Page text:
Troika, Austerity and the Reluctant Resort to Criminality in Greece

Stephen Hall, Georgios Antonopoulos

    Research output: Chapter in Book/Report/Conference proceedingChapter

    21 Downloads (Pure)

    Abstract

    This chapter is part of an on-going and broader research project on illegal markets and the informal economy in Greece and beyond. The aim here is to draw attention to a specific type of ‘illegal marketer’ – the entrepreneur operating in the legal market economy who has become involved in illegal markets related to the legitimate business solely to sustain its viability. One case has been selected from a larger sample of thirteen case studies that we analysed during the collapse of the Greek economy. In an effort to sustain his legal businesses under the financial pressure that has recently built up in Greece, particularly since late 2009, the owner of a confectionary shop entered an illegal market in dark chocolate. We have published data and analyses of some of the other case studies elsewhere (Antonopoulos and Hall, 2014). In line with colleagues who have used a limited number of case studies (e.g. Gadd & Farrall, 2004), we have chosen this case because it clearly expresses the characteristics of the whole sample.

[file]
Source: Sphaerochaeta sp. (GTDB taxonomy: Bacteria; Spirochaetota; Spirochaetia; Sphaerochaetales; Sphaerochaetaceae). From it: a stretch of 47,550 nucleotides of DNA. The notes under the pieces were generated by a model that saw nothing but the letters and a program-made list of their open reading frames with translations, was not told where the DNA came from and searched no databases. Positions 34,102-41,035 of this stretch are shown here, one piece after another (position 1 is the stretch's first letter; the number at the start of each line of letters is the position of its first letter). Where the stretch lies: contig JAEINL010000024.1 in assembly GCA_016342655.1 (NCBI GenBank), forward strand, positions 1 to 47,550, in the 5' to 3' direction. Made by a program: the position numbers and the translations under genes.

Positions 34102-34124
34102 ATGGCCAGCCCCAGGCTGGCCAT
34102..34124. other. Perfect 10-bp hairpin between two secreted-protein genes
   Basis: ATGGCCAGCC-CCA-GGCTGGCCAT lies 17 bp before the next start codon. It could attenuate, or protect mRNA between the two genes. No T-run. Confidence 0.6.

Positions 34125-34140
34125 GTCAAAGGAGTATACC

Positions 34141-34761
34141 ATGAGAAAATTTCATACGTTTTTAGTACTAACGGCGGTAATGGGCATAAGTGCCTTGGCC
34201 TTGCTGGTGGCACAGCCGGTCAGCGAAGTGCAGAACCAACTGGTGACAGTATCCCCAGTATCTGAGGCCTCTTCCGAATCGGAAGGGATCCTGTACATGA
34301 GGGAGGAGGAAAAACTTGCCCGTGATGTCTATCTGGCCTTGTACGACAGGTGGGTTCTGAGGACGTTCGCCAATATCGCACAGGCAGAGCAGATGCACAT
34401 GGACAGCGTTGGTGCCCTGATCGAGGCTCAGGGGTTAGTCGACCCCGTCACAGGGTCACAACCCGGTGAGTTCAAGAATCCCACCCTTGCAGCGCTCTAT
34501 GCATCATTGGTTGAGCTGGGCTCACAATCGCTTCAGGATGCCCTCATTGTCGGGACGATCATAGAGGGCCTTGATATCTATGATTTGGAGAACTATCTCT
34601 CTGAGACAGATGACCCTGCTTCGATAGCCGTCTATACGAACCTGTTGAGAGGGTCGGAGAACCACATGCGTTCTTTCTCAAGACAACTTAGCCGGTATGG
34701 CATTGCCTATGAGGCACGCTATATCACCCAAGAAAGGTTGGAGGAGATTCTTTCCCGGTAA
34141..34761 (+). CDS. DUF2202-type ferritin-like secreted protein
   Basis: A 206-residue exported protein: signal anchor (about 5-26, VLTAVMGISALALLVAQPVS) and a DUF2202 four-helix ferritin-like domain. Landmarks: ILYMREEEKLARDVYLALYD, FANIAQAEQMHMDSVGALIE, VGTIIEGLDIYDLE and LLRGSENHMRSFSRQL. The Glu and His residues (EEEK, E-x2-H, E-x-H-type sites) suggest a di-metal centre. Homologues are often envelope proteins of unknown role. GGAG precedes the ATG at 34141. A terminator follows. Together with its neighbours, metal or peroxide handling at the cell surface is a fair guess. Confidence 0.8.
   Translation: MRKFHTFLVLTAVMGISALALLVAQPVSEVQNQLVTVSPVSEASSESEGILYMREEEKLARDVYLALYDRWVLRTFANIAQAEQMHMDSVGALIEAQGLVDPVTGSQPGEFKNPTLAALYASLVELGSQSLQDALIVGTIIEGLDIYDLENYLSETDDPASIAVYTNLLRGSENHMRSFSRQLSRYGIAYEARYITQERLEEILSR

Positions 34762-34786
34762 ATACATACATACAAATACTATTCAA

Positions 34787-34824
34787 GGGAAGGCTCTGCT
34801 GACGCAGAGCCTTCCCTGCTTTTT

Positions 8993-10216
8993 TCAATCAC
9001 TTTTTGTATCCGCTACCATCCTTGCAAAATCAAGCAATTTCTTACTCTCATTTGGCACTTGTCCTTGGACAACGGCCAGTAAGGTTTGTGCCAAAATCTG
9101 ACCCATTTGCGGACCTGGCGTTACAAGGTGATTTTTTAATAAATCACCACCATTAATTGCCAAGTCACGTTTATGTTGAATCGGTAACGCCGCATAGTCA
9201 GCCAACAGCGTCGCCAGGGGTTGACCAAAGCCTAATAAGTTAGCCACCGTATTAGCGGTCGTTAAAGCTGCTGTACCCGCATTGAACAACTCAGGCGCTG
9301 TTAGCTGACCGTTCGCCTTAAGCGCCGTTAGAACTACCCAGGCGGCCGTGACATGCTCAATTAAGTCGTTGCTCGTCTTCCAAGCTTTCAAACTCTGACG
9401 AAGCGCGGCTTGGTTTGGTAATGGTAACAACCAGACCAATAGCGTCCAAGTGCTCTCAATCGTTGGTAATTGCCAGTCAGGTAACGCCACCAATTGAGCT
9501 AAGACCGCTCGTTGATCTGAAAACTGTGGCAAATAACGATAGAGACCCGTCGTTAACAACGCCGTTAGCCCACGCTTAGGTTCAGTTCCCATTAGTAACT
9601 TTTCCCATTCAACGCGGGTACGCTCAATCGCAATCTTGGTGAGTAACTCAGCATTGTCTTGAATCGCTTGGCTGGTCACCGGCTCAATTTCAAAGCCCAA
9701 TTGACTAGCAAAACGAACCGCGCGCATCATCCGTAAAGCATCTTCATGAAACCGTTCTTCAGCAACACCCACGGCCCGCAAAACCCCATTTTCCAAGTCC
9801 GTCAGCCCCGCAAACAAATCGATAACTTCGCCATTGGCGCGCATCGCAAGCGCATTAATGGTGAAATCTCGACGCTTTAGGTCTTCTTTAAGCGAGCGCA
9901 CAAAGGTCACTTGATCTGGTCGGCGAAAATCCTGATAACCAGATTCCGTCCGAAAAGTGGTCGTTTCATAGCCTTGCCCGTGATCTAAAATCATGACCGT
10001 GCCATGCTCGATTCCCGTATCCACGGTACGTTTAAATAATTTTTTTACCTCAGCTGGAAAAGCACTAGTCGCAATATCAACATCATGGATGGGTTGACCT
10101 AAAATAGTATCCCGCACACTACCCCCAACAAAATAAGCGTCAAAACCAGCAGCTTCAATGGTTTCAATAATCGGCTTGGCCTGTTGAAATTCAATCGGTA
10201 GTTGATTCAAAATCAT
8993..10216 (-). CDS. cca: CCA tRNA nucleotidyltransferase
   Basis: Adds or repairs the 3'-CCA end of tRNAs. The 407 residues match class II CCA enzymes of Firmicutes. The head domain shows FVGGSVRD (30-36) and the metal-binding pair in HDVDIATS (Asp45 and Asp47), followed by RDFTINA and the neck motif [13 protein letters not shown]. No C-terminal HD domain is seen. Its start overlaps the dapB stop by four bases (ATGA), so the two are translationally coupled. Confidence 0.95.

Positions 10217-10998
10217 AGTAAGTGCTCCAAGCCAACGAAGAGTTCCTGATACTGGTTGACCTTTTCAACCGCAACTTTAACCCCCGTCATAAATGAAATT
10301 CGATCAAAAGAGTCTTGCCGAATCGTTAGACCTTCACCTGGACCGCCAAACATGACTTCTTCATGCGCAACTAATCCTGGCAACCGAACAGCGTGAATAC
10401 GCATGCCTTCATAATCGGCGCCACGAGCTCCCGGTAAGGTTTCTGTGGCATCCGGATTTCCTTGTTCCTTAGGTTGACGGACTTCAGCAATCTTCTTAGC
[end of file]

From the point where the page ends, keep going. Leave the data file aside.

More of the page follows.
Original languageEnglish
    Title of host publicationNeoliberalism and the moral economy of fraud
    Place of PublicationLondon
    PublisherRoutledge
    Pages-
    Number of pages0
    ISBN (Print)9781138930377
    Publication statusPublished - 2016

    Bibliographical note

    Author can archive post-print (ie final draft post-refereeing) following an embargo of 18 months. Publisher permission must be sought 18 months after publication. [Advice from publisher 07.01.2016]

    Fingerprint Dive into the research topics of 'Troika, Austerity and the Reluctant Resort to Criminality in Greece'. Together they form a unique fingerprint.

  • Cite this

    Hall, S., & Antonopoulos, G. (2016). Troika, Austerity and the Reluctant Resort to Criminality in Greece. In Neoliberalism and the moral economy of fraud (pp. -). Routledge.